This is about as awful as it sounds and one might wonder why the hell the WWF didn't just put a Demolition vs. The Islanders tag match on the card instead. Granted the midgets get in some decent (and by decent I mean standard) wrestling moves during the early goings but most of it is overshadowed by zany cartoony antics. Little Beaver annoys the hell out of Bundy and teases going head to head with him. Jesse says he wants to see Bundy put the big ka-bosh on one of these midgets...can't disagree with him on that. Beaver continues to bug Bundy until the big guy has had enough and squashes the little twerp like a bug. Bundy is DQ'd because of it though and all the midgets and Hillbilly protest against Bundy's viciousness. DUD
Match Analysis: This match sucked only redeeming aspect was Bundy squashing Beaver.
Mary Hart is interviewing Miss Elizabeth when The Macho Man interrupts and hams it up for the camera. Mary Hart asks Liz "is it always this way?" No wonder they divorced.
Junkyard Dog/The King Harley Race feud recap.
Mean Gene is with Harley Race, Heenan, and Moolah. Never really understood (or remember) why Moolah was ever with Race. Strange…
Uecker freaks out about Moolah for whatever weird reason and leaves the broadcast booth in lust to find her.
Mean Gene is with JYD.
*The Junkyard Dog vs. “The King” Harley Race
Pre-match stipulations are that the loser must bow to the winner. Heenan tries to interfere right off the bat and it gives the opportunity for Race to attack JYD. The two brawl then Race does a cool spot where he does a diving head butt from the apron onto JYD. He misses though and hits the floor. Ouch! Back in the ring, JYD goes down on all fours and delivers rapid head butts that Race sells like crazy. Heenan distracts JYD giving Race the chance to belly to belly him for a quick pinfall victory. 1/2* After the bout JYD is forced to bow so he does a little courtesy and when Race turns his back he clobbers him with a chair. What a sore loser!
Match Analysis: Too short to merit any good rating. There were some nice spots in this match but it was very brief.
Vince McMahon is with World Champion Hulk Hogan.
Mean Gene is with Luscious Johnny V, The Dream Team and newly arrived Canadian crony Dino Bravo.
*The Dream Team (with Dino Bravo) vs. The Rougeau Bros.
Bruti and Raymond start off and the Rougeaus get the upper hand with some excellent double-teaming. Valentine tags in and gets the same treatment. Everything goes fine until Jacques misses a high cross body. Then Valentine delivers some hard elbows and Beefcake stomps out Jacques. The Dream Team keeps Jacques in their corner with some double-teaming of their own. Heenan barges into the broadcast booth exasperated yelling that he's two for two tonight and on a roll. A Valentine figure four is thwarted with a rope break and a backdrop counter gives Jacques enough time to hot tag Raymond. Raymond comes in on fire and backdrops Valentine before slapping on a sleeper. Bruti attempts to intervene but ends up clocking his own partner. The Rougeaus execute their Rougeau Bomb finisher on the Hammer and Raymond goes for the pin. The referee turns his back distracted by Beefcake causing Dino Bravo to slip in and nail Raymond then put Valentine on top for the win. **1/4 After the match, Johnny V, Valentine and Bravo leave without Beefcake essentially turning their backs on him.
Match Analysis: A good tag bout but waaay too quick considering the excellent matches these two teams were having earlier in the year. Still, this watchable despite being a rush job.
Piper and Adonis feud video package including Piper going berserk and destroying the Flower shop. Good stuff.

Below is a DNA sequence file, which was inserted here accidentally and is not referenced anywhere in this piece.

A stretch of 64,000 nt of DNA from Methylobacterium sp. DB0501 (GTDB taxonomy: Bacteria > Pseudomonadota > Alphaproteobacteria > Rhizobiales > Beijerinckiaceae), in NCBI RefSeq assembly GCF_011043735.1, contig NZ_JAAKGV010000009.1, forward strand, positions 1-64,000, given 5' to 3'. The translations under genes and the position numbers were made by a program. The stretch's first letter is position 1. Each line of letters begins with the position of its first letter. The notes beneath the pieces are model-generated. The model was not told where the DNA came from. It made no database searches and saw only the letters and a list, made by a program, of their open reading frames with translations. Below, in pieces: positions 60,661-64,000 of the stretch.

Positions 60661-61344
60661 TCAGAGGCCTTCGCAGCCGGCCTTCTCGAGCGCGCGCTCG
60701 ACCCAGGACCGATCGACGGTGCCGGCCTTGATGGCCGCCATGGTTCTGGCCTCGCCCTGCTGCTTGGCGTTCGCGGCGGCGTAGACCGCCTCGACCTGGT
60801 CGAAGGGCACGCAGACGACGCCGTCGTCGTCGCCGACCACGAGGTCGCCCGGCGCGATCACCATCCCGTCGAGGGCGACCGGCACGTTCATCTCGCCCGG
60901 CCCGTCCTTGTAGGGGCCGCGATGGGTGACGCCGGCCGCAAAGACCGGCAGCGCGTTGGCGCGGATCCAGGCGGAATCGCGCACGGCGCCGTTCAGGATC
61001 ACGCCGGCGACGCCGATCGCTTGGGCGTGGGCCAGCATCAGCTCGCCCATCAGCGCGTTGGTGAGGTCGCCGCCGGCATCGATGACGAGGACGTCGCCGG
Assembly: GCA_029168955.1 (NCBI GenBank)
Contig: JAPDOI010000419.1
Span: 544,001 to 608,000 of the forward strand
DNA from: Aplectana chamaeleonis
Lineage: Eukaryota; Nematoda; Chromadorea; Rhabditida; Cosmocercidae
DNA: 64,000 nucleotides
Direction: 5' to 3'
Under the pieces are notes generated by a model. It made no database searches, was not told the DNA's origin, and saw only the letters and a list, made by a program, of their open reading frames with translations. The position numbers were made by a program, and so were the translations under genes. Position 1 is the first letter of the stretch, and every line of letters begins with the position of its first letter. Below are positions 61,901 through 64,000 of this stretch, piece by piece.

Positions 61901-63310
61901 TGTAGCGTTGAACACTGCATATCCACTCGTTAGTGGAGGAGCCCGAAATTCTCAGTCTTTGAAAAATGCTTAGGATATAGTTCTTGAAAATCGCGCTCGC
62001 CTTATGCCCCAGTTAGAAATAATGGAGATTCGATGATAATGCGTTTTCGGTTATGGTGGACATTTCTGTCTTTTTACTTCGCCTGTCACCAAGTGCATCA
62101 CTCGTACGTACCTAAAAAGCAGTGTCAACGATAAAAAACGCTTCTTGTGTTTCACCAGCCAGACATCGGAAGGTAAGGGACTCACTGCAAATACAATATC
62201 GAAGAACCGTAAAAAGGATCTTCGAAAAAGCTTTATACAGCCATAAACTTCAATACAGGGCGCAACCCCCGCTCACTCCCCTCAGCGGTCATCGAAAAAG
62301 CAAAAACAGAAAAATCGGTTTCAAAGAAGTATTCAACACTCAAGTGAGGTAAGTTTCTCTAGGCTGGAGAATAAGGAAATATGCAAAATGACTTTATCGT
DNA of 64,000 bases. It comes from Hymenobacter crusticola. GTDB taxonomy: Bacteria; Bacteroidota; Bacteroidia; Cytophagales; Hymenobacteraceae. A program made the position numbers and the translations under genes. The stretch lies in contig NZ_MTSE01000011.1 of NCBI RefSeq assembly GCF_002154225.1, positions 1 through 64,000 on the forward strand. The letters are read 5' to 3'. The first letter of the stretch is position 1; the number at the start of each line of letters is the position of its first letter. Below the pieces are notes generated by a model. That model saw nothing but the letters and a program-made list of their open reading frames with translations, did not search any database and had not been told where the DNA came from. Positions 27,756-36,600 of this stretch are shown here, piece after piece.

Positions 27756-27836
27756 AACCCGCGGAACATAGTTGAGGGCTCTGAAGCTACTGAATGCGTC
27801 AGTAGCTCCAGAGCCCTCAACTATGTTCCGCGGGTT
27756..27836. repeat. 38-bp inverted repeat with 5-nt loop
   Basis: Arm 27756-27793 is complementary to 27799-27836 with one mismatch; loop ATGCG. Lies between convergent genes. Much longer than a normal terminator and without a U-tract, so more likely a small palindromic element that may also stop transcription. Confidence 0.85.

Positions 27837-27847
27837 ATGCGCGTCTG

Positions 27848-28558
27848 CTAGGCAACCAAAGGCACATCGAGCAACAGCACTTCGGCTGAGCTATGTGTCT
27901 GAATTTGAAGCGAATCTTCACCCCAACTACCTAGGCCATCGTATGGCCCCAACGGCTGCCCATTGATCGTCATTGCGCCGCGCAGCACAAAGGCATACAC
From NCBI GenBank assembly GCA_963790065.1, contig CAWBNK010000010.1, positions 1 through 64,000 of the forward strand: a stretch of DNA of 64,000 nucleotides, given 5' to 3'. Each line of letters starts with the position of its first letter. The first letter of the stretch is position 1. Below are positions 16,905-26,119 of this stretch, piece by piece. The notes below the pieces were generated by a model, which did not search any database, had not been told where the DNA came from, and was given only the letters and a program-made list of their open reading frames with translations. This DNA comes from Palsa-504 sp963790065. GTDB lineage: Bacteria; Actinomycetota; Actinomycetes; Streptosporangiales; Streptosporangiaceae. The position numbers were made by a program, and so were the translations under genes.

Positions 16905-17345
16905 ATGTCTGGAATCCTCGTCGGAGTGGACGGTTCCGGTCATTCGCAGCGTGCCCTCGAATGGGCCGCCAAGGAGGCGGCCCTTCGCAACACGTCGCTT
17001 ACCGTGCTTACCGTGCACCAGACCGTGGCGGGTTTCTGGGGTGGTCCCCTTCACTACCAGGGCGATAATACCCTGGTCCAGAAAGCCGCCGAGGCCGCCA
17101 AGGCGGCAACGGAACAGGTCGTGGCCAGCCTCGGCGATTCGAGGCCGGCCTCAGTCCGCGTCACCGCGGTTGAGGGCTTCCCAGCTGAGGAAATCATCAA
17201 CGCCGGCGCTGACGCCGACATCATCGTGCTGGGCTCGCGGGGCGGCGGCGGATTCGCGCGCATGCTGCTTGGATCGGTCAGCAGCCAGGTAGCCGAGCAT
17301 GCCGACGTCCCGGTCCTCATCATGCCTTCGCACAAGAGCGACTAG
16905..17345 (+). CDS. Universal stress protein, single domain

Roddy Piper is backstage alone ranting and raving.
Mean Gene is with Adrian Adonis and Jimmy Hart.
*Hair vs. Hair Match: “Rowdy” Roddy Piper vs. Adorable Adrian Adonis
This was supposed to be Piper’s retirement match as he was going to Hollywood, but he would be back in 1989 so over the years the meaning of this match has deteriorated. Adonis and Jimmy Hart enter the ring with hedge clippers and a mirror. Guess they’re psyched for this hair vs. hair match. Piper enters the ring to a standing ovation. Seriously, just listen to the crowd when Hot Rod gets into the ring. It’s crazy. The match erupts with slugfest. Then Piper removes his belt and begins whipping Adonis with it. Jimmy tries to interfere but Piper goes after him, which in turn allows Adrian to jump him and use Piper’s belt as a strap as well. Jess asks if this is a strap match and I’m asking myself why no one has been DQ’d yet. I guess the referees were very lenient because this is supposed to be Piper’s last match. The tide turns when Adonis is whipped into the corner and does a 360 onto the floor. The Mouth again tries to interfere but he ends up on the receiving end of a double noggin’ knocker with Adrian. Piper tosses The Mouth Of The South around some more to cater to the crowd, but Jimmy hooks his leg allowing Adrian to regain control. Adonis looks awful here as he runs through some slow offense. The match goes to the outside where Piper’s head meets the timekeeper’s table. Jimmy AGAIN interferes spraying arrogance into Piper’s eyes. Adonis goes for the sleeper and it’s “Goodnight Irene.” Piper attempts to break the hold in vain. Just as it looks like Adrian is going to win he releases the hold prematurely and celebrates with Hart. Then out of nowhere Brutus Beefcake makes a run in and revives Piper. Adrian attempts to nail Piper with the hedge clippers but ends up clobbering himself. Piper goes for the sleeper hold and it’s all over. *1/2 Beefcake wastes no time at going at Adonis’ hair with a clipper (foreshadowing his Barber gimmick) while Roddy restrains the Mouth like a schoolyard bully. Comedy ensues as Piper holds up the mirror to a bald Adrian Adonis, who is quite livid when he comes to. Adrian and the Mouth leave the ring in shame and disgust while Piper bids farewell to the fans. Some idiot fan jumps the rail and enters the ring to congratulate Piper. Piper (being the professional he is) embraces the fan regardless. Needless to say shortly afterwards security knocks the crazy fan on his ass.